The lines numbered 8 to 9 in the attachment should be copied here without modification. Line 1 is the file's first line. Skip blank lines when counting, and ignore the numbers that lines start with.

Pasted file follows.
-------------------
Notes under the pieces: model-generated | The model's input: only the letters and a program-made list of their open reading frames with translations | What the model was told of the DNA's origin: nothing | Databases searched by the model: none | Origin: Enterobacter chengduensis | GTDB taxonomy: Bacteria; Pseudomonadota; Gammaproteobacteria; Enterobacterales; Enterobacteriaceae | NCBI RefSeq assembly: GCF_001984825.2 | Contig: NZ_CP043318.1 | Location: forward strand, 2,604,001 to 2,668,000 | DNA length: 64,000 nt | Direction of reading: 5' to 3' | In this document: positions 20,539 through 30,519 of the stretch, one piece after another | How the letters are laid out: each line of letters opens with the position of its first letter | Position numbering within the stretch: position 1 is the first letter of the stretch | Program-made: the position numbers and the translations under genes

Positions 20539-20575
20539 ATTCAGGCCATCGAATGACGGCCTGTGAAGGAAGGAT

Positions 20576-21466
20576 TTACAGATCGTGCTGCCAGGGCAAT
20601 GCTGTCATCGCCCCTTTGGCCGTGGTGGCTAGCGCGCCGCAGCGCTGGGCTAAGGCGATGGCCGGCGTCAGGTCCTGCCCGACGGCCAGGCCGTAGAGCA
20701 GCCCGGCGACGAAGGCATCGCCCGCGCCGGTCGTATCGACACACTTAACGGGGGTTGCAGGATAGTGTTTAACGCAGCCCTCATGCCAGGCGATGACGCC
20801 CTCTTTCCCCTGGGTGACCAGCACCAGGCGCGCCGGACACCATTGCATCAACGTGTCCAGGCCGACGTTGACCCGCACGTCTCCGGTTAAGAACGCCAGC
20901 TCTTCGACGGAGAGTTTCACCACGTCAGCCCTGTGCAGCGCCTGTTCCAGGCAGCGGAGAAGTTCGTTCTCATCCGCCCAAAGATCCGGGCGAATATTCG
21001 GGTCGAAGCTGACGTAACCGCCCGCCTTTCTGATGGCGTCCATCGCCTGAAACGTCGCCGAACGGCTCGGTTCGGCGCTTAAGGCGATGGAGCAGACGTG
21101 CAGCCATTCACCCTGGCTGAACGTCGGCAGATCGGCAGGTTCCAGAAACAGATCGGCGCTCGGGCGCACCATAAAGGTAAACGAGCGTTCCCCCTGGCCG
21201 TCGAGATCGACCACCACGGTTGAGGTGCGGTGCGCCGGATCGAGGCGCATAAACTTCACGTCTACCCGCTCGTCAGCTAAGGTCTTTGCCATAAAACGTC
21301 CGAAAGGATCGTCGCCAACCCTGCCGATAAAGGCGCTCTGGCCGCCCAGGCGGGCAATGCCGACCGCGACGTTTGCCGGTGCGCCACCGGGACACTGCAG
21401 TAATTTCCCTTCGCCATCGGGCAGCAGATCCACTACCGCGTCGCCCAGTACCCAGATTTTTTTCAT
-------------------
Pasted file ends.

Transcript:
20801 CTCTTTCCCCTGGGTGACCAGCACCAGGCGCGCCGGACACCATTGCATCAACGTGTCCAGGCCGACGTTGACCCGCACGTCTCCGGTTAAGAACGCCAGC
20901 TCTTCGACGGAGAGTTTCACCACGTCAGCCCTGTGCAGCGCCTGTTCCAGGCAGCGGAGAAGTTCGTTCTCATCCGCCCAAAGATCCGGGCGAATATTCG